From Today’s Cantonese Press

Here’s what’s making news in the Chinese newspapers in Hong Kong on Tuesday.

Emily Lau elected as first Democratic Party chairwoman

The Democratic Party elected its new leadership yesterday. Emily Lau was chosen to lead the party, beating Vice-Chairman Sin Chung-kai by just 16 votes. Lau said that many party members hope that the Democratic Party will adopt a firmer stance on land rights, on relations with Beijing and on relations with Chief Executive Leung Chun-ying’s government, demonstrating peaceful, reasonable and non-violent competition. She also said that the party would consider using public opposition and that the party would not discuss conditions.

 

Rita Fan hopes new liaison office head will come into contact with local people

Yesterday, National People’s Congress Standing Committee member Rita Fan commented on the appointment of Zhang Xiaoming, the current Deputy Director of the State Council’s Hong Kong and Macau Affairs Office to head Beijing’s liaison office in Hong Kong. Fan said that Zhang was familiar with Hong Kong and Macau affairs, but she hoped that he would come into contact with more Hong Kong people so as to avoid disagreements over Hong Kong affairs between the Special Administrative Region and Beijing. Legislator Jeffrey Lam of a pro-business LegCo group and Zhang Zhigang, Executive Director of the One Country, Two Systems Research Institute, said that they thought that Zhang Xiaoming was the appropriate choice for the position.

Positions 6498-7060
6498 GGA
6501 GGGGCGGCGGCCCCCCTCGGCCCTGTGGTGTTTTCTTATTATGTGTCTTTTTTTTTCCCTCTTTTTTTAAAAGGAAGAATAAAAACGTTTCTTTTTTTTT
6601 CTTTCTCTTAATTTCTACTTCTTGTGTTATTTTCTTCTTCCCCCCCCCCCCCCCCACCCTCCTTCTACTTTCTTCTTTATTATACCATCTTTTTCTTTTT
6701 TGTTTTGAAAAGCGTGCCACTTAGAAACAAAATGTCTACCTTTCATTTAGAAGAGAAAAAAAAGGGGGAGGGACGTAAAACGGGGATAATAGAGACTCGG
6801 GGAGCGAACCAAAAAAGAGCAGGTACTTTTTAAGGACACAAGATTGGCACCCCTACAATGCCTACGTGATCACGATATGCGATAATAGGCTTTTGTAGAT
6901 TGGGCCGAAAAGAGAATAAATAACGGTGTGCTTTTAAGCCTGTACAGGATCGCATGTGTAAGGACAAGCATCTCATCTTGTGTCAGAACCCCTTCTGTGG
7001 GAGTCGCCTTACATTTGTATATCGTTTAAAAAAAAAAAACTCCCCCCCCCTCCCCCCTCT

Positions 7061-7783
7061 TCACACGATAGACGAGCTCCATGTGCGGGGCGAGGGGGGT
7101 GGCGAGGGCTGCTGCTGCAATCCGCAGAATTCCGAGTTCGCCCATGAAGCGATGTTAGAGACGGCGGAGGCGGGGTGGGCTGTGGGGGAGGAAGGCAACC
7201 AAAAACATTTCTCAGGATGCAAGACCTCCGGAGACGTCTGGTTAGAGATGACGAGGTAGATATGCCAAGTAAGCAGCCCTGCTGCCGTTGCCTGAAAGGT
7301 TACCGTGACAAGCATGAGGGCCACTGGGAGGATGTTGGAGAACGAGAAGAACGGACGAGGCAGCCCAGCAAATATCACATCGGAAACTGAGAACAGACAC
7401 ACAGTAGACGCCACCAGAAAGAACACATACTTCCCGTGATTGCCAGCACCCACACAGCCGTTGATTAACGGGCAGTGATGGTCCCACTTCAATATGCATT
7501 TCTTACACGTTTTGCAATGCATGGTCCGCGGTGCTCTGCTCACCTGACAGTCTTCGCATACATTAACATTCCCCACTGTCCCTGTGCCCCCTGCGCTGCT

280,000 families are living in cramped housing

According to a survey by a citizen’s group that focuses on housing issues in Hong Kong, about 42 percent of the 30-year-old private housing in Hong Kong has been converted into cramped, subdivided housing. The survey says that 280,000 families are crowded into 67,000 units with an average area of 137 square feet each. The average rent of these subdivided flats is HK$2,985, or HK$27.14 per square foot. That is more expensive than the HK$22.2 per square foot that a tenant would pay to live in one of 85 different large housing projects in Hong Kong.

 

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